We see the North Sea as a central hub for this transition.

Energy policies in Europe, and the rest of the world, have a strong focus on increasing production of renewables.

Even more so after the invasion of Ukraine.

In Norway, we have a good starting point. Our electricity is already renewable. Norway is also highly electrified: in industry, for heating purposes and in transport. 

However, further electrification is needed, even here.

We need more renewable electricity at affordable prices, more infrastructure, and we need to use all our energy efficiently. 


Efficient cross-border electricity trade enables more efficient use of our resources and better utilization of the energy systems. This benefits both the trading countries and the European electricity market.


In order to succeed in the energy transition, Norway must use our advantages and competence coming from decades of experience to develop new business areas, such as offshore renewable energy.


With our offshore oil and gas and maritime experience, Norwegian companies can play an important role in developing floating offshore wind.

One example is Hywind Tampen. Coming into operation later this year, it will be the world’s largest floating offshore wind park.

And as you know, two large areas for offshore wind have been opened - "Sørlige Nordsjø II" and "Utsira Nord".

We aim to start the tender process for these areas next year.

In addition, we want to award areas for 30 gigawatts offshore wind by 2040 – and we have already started the process of identifying new areas suitable for offshore wind deployment.As a supplement to renewable energy, carbon capture and storage is a critical part of the world’s low-carbon energy portfolio.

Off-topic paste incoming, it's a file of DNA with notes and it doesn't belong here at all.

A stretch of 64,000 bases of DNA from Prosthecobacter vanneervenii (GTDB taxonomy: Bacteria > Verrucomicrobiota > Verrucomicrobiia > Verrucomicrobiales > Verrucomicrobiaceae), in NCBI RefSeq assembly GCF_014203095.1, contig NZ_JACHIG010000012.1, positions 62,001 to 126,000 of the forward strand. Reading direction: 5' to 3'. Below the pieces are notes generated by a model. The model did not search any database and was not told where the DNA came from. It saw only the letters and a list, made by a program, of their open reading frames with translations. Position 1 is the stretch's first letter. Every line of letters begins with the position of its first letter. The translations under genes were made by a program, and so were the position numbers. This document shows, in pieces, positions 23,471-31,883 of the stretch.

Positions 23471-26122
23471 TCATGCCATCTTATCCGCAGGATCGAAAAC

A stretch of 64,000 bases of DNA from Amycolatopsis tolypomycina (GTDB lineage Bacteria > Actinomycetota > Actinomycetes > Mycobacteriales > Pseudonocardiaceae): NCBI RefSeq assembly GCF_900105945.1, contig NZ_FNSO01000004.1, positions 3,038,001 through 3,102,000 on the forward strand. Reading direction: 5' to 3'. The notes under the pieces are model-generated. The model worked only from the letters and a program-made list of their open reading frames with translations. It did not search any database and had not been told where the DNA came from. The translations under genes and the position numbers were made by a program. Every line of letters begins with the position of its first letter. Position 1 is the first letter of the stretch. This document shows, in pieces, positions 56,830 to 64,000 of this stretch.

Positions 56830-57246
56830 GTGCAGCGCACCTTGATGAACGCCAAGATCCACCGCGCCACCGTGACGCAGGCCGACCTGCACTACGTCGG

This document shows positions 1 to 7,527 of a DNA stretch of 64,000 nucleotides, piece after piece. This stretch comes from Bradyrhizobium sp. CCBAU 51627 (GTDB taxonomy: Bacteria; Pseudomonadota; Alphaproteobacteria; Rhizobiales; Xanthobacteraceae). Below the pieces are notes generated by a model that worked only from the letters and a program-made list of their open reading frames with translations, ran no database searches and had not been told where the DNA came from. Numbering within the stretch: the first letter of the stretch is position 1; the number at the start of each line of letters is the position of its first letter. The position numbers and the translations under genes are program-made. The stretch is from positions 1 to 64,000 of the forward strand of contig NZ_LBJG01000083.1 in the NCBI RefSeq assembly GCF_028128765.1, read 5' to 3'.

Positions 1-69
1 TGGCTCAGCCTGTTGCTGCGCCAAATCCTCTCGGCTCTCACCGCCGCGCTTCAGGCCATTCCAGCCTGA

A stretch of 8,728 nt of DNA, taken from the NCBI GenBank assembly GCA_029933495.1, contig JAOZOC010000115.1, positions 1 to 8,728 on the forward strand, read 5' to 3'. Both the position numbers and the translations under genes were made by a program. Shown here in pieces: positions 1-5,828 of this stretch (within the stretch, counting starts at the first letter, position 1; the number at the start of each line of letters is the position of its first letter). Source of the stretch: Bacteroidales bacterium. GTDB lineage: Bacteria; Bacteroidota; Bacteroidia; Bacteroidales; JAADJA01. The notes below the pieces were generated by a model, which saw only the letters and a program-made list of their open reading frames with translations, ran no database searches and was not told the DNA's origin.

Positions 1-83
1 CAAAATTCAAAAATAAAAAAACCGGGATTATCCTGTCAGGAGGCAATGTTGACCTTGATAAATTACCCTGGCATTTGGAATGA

For some industries, CCS is one of few available technologies to reduce emissions. We need to speed up and make CCS commercially available.

The government is firmly committed to developing a robust value chain for CCS in Norway. We have 25 years of experience with safe and reliable storage of CO2 on our continental shelf. The Longship project is under construction, and we can already see positive effects from this effort.

Over the last year we have seen a substantial increase in the interest for CCS. And just yesterday the world’s first commercial agreement for transport and storage of carbon across borders was signed between Northern Lights and Yara. Hopefully it is the first of many!

I am confident that CCS will help us to reach the global climate goals.

And the Norwegian government wants to help make it happen by offering safe storage capacity through awarding licenses to commercial players.

As for hydrogen, we also see some interesting opportunities in the potential development of a market.

Hydrogen as an energy carrier could be important for the energy transition.

To achieve this, we need technologies that cut production costs and reduce loss of energy. We also need to expand the market with new areas of application.

Hydrogen will never be as energy efficient as direct use of electricity or natural gas. But it can play an important role in hard-to-abate sectors.

We are well positioned for taking part in hydrogen value chains:

Our electricity mix is almost 100 percent renewable, and we produce natural gas close to the European markets.

The Norwegian government believes in developing a value chain for hydrogen where production, distribution and usage are developed in parallel.

The industry is working to discover and develop more gas. We have suitable locations for safe storing of CO2 offshore, and we have potential buyers of hydrogen in industry and the maritime sector.

There are several interesting hydrogen projects - both blue and green - in different stages of development in the industry. Blue hydrogen is regarded as the realistic alternative for large scale production in the short term.

In the longer term, production of hydrogen could be coupled with production of renewable power from offshore wind in Norway.

Ladies and gentlemen,

The world needs more energy, it needs cleaner energy, and it needs reliable energy supplies.

Norway will continue to be a reliable long-term provider of energy.  Both of oil and gas, and renewables. 

We will stand by Europe in these difficult times. You can trust us on that. Thank you for your attention!